Now Web users can use Google’s powerful servers not only to look up words in the Dickens novel, but also to download a copy — a process that can take anywhere from a few seconds to about 15 minutes, depending on the size of the book and the speed of the user’s Internet connection. The book arrives as a set of scanned images from a printed copy of the book, and some include original drawings, library markings and notes jotted in the margins by previous borrowers. Google Book Search’s copy of “A Tale of Two Cities" was scanned from a copy printed in 1908 by the University Society. A rubber stamp on an inner page indicates that the original book was obtained by the Harvard College Library in 1942.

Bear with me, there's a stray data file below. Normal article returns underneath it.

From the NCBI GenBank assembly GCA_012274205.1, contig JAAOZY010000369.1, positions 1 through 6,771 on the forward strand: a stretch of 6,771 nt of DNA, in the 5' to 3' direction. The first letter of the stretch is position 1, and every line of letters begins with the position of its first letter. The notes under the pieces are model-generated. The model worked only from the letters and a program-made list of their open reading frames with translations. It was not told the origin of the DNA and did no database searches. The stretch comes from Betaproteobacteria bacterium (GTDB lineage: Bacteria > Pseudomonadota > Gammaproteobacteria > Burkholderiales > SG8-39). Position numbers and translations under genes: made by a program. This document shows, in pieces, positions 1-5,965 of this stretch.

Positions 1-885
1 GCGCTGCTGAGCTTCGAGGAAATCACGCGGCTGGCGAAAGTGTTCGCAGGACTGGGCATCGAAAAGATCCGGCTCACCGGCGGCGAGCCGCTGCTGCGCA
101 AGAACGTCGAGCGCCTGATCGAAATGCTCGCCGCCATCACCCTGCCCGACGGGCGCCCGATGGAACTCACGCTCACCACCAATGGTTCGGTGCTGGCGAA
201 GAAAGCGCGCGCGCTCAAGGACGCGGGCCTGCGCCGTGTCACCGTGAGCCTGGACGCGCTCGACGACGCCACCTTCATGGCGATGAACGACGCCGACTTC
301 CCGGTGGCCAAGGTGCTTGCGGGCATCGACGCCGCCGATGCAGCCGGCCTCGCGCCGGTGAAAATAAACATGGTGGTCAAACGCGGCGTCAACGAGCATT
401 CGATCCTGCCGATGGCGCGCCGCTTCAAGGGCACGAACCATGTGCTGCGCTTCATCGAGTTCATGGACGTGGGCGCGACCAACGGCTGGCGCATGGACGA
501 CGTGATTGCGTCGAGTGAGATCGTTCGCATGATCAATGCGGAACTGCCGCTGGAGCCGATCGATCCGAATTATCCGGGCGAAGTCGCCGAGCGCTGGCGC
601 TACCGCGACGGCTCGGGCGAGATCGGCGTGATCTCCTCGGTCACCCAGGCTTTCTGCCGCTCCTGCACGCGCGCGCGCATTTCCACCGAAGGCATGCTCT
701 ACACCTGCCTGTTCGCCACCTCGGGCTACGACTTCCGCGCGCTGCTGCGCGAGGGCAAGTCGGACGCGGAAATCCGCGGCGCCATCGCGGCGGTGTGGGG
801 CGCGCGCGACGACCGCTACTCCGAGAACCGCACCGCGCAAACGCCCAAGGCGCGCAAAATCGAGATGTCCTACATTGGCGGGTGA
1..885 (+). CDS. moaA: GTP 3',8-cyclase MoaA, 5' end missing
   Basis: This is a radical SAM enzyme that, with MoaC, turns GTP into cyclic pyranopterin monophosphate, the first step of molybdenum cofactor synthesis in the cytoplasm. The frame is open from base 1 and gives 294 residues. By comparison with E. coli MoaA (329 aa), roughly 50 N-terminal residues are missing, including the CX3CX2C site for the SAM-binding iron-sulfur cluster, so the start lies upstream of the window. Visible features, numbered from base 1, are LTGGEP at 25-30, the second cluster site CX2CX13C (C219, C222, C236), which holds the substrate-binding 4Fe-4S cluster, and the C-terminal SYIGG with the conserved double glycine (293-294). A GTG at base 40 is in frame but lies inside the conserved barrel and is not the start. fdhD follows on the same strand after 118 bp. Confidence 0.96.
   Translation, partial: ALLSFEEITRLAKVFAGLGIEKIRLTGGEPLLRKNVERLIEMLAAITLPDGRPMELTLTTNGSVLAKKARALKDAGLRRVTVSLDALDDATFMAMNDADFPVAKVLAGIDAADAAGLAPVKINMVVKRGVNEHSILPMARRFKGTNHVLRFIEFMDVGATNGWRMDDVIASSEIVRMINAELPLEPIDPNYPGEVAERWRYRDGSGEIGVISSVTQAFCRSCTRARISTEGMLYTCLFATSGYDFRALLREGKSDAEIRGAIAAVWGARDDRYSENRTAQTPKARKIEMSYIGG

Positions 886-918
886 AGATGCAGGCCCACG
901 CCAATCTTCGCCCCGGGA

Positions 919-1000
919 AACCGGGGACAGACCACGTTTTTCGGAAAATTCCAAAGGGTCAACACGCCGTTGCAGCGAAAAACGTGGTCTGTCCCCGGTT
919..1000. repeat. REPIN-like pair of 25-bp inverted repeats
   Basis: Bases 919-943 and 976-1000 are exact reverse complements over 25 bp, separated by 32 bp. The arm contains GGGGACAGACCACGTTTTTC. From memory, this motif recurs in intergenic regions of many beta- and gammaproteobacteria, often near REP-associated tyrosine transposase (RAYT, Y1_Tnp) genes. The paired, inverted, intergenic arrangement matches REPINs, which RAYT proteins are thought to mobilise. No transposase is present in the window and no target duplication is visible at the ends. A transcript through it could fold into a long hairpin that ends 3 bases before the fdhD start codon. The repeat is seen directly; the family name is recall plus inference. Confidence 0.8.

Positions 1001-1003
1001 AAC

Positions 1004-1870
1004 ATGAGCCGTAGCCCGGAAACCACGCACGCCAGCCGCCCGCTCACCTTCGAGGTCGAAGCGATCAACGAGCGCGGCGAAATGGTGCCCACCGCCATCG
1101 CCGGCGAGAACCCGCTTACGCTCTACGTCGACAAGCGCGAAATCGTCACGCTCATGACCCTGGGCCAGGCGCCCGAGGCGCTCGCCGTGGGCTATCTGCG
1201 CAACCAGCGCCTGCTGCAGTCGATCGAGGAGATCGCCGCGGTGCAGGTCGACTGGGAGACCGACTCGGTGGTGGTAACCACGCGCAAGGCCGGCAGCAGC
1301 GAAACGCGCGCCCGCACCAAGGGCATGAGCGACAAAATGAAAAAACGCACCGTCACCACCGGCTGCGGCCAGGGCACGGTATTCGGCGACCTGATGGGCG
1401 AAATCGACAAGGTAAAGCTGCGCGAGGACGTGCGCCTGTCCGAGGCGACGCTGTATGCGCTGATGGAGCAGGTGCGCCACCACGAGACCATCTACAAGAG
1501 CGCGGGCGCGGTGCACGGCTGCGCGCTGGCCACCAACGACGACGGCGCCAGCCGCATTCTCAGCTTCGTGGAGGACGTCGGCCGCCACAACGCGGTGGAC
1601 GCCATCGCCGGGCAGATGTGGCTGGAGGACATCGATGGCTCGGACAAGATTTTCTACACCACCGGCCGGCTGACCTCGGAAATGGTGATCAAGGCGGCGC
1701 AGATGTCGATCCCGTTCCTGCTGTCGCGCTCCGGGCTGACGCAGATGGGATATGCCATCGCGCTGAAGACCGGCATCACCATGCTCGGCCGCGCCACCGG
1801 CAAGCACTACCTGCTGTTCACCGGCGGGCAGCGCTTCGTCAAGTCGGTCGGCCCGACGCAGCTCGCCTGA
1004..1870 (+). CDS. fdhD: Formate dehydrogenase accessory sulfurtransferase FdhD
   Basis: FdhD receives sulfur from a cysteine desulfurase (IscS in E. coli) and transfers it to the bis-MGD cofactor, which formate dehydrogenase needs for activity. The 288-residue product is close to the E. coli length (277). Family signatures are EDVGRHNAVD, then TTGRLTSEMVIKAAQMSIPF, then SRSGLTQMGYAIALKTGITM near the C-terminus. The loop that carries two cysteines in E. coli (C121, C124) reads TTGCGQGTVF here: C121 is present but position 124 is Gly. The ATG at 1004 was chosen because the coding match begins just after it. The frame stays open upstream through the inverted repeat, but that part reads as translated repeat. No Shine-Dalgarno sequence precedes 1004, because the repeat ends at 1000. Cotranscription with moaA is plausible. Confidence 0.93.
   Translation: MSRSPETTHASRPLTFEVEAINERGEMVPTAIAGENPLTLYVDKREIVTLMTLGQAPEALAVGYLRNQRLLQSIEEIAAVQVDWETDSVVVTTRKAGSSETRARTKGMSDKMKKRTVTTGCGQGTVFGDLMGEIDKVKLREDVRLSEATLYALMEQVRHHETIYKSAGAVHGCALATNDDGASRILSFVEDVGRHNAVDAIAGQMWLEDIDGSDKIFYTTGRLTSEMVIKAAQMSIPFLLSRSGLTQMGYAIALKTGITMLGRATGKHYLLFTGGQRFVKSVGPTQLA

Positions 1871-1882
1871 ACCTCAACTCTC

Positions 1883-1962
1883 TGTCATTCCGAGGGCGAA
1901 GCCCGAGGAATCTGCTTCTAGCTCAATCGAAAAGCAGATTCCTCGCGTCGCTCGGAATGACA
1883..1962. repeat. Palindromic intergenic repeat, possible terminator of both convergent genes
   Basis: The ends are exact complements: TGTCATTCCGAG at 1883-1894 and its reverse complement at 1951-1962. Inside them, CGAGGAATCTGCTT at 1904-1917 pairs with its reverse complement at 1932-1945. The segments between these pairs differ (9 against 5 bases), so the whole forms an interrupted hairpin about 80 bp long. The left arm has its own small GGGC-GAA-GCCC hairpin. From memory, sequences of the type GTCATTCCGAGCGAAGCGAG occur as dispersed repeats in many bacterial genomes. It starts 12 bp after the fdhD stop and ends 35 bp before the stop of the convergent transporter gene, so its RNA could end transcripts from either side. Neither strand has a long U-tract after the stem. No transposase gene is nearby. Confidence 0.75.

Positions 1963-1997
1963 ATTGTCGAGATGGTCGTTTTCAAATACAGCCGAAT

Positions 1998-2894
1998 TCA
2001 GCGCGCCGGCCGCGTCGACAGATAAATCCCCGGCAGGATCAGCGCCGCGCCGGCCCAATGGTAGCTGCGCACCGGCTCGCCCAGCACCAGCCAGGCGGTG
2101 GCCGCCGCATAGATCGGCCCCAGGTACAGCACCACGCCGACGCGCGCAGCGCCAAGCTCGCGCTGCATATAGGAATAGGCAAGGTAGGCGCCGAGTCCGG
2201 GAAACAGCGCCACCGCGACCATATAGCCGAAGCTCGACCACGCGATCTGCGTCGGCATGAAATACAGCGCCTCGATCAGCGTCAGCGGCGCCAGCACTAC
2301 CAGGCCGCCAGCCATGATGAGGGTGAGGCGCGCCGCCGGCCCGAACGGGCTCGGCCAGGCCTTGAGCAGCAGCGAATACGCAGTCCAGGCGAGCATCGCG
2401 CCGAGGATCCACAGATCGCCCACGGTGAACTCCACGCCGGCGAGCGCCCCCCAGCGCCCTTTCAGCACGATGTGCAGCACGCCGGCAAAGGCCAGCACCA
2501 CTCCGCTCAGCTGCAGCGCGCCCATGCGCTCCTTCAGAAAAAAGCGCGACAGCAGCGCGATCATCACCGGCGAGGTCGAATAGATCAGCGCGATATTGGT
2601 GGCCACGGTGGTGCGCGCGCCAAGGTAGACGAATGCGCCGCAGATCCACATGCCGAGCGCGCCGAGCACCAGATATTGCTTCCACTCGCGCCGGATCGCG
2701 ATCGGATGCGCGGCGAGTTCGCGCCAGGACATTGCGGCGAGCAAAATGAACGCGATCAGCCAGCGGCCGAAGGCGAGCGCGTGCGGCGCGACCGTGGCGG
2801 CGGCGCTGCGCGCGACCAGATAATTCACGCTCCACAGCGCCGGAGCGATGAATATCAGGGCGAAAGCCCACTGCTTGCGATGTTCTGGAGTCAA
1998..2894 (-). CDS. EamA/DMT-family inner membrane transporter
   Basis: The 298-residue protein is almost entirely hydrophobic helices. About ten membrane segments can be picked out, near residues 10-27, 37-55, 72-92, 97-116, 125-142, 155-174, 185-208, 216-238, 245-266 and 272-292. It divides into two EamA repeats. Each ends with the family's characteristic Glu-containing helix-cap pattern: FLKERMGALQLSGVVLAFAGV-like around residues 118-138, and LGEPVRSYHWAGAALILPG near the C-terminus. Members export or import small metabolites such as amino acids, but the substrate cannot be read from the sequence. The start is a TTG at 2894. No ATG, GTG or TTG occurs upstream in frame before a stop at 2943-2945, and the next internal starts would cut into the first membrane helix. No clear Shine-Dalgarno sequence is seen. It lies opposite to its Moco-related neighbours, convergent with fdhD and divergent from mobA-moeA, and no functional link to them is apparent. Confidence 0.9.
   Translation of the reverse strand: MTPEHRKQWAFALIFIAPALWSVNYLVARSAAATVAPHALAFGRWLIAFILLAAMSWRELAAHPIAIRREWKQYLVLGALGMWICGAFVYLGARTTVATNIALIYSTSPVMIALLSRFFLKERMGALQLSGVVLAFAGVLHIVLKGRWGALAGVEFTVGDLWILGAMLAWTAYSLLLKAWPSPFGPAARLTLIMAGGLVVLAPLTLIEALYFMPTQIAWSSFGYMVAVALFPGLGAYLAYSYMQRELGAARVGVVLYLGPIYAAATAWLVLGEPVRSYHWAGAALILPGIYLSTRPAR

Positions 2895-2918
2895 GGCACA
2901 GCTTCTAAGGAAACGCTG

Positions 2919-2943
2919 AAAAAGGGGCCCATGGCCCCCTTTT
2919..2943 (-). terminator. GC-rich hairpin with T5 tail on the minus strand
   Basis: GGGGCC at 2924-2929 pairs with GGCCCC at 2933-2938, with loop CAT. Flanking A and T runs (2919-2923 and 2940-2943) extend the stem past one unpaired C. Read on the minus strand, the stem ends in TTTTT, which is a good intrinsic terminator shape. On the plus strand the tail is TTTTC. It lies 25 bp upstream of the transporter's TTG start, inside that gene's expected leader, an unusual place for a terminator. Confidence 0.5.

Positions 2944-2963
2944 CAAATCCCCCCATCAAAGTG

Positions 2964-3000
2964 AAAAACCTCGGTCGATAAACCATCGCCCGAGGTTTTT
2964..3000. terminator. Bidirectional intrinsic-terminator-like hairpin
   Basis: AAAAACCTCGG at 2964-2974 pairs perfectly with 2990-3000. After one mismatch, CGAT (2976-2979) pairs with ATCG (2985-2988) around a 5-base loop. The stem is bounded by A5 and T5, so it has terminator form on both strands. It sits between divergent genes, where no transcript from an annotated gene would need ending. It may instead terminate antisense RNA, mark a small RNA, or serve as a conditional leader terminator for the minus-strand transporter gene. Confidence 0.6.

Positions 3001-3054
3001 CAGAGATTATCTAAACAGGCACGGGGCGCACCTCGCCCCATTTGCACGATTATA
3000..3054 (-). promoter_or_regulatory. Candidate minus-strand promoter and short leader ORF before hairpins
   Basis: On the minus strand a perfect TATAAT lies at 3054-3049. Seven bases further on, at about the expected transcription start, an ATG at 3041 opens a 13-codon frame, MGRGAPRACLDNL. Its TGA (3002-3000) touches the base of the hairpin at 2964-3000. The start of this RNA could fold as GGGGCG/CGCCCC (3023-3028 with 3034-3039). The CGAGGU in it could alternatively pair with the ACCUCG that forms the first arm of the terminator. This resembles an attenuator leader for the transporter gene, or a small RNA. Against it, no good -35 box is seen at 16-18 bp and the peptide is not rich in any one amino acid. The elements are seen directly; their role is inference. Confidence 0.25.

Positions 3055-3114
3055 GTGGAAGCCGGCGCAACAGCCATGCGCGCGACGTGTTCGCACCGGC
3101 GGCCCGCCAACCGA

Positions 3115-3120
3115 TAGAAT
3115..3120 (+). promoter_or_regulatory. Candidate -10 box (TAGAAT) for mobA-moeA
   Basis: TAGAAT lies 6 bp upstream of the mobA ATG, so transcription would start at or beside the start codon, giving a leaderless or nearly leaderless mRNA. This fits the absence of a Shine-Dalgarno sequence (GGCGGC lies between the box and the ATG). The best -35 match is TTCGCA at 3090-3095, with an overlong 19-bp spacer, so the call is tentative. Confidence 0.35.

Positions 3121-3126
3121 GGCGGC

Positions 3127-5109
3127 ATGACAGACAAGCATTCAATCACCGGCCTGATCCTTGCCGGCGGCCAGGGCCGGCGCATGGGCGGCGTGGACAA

Google won’t say how many books are currently in its index. But with the ability to scan books at six of the world’s biggest libraries, Google’s library of public domain titles could surpass that of the Gutenberg Project, which contains about 16,000 titles.
For now, the Google Book Search service offers full downloads only of “public domain" books, whose copyrights have expired. These include many of the most famous titles of all time, such as the writings of Dickens , Shakespeare , and Dante.